Open Thread: Two Anti-Keynesian Economists Awarded Nobel Prize

The Nobel Prize for Economics was just awarded to two American economists who have separately researched the flaws in government stimulus spending, a blow to the Keynesian policies of Obamanomics.

Do you think this is a temporary bout of sanity? Or do you think it's a sign of something larger, given the collapse of statism in Greece and the United Kingdom, for example? Let us know your thoughts in the comments.

In only his first year in office, President Obama was awarded a Nobel Peace Prize, an honor that continued a trend of liberal winners, having previously been awarded to Al Gore and former President Jimmy Carter.

The awarding of the Nobel Prize for Economics to two anti-Keynesian economists could signal a shift, though. New York Univesity's Thomas Sargent and Princeton's Christopher Sims, the winners of the prize, have both done extensive work in macroeconomics that has been of huge help to central bankers and economic policymakers.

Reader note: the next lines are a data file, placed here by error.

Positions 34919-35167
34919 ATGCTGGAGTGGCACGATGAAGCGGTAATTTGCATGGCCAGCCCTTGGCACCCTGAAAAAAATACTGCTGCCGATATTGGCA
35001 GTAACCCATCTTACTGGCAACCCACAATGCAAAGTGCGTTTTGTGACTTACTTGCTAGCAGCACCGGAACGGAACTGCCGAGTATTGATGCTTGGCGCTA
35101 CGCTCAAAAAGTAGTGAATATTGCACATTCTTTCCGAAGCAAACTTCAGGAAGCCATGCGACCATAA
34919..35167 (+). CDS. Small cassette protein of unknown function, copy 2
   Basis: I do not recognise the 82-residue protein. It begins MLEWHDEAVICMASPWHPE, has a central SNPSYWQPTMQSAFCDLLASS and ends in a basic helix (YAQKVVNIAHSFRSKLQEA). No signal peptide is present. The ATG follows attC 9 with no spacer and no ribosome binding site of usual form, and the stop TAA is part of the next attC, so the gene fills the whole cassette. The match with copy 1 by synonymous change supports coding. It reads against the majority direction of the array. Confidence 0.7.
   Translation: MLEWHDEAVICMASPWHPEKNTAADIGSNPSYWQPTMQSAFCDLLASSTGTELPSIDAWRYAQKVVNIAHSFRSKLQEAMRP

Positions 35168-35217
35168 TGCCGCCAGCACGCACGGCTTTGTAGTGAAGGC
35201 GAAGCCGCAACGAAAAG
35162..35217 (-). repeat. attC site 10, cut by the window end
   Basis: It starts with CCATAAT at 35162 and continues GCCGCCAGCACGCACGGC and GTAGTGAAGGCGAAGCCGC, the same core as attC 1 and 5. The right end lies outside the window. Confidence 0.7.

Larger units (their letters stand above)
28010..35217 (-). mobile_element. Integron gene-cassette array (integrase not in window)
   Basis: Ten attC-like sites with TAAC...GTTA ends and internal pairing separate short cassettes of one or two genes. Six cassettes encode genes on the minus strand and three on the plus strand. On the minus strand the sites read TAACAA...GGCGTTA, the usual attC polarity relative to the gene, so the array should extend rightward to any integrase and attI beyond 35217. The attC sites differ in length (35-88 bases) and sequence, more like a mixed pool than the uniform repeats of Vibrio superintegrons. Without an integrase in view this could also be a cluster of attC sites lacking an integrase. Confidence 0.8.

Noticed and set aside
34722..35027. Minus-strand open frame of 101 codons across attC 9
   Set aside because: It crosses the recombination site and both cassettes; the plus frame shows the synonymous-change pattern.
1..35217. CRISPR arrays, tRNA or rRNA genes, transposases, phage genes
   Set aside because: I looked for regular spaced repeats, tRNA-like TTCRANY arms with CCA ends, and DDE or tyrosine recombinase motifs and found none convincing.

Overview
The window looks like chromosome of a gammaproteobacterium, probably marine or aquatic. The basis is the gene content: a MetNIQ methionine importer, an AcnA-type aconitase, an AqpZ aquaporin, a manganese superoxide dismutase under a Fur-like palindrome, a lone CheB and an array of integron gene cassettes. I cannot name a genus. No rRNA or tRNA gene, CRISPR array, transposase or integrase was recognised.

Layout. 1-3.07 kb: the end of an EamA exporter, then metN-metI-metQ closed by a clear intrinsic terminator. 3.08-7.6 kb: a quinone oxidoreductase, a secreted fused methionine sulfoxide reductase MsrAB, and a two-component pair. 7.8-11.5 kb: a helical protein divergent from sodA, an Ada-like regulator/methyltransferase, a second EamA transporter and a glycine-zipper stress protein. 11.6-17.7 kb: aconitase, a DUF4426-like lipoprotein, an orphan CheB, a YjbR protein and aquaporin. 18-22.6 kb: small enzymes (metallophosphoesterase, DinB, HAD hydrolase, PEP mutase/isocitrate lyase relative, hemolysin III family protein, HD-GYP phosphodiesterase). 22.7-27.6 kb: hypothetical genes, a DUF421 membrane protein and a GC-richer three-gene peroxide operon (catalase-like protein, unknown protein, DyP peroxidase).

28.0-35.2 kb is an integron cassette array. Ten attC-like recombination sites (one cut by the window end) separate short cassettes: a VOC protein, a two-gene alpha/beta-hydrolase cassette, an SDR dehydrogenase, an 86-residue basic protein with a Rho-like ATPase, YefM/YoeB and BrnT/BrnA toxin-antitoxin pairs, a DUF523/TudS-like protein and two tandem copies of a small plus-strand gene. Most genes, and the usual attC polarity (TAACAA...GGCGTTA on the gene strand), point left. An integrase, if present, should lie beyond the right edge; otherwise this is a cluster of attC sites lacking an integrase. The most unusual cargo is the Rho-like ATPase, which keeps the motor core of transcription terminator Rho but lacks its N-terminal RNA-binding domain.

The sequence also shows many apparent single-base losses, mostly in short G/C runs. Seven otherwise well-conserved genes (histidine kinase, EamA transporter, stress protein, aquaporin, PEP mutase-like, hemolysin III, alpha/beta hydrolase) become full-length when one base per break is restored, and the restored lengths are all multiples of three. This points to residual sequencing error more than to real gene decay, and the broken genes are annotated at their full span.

The two economists have both looked specifically at the failure of government stimulus packages. As explained by Investor's Business Daily:

Sargent's discoveries in particular echo the rationale Republican leaders in Congress have presented in opposing the massive Democratic stimulus spending during the first two years of the Obama administration — that such spending seeks to give the economy nothing more than what House Budget Chairman Rep. Paul Ryan over the weekend aptly called a "sugar high."

Sargent has previously directly criticized Obama's policies, calling his economic advisers, "surprisingly naive for 2009" and "not informed by what we learned after 1945."

While Sims might not be quite as outspoken a critic of Obamanomics as Sargent, at a 2004 Federal Reserve Bank of Boston conference, he selectively criticized Alan Blinder, economic adviser to Bill Clinton, Al Gore and John Kerry. On using stimulus spending to counteract economic downturns Sims said Blinder overlooks the debt-driven "inter-generationally unfair crowding out" that a massive stimulus can cause.

What are your thoughts?

NB Staff
NB Staff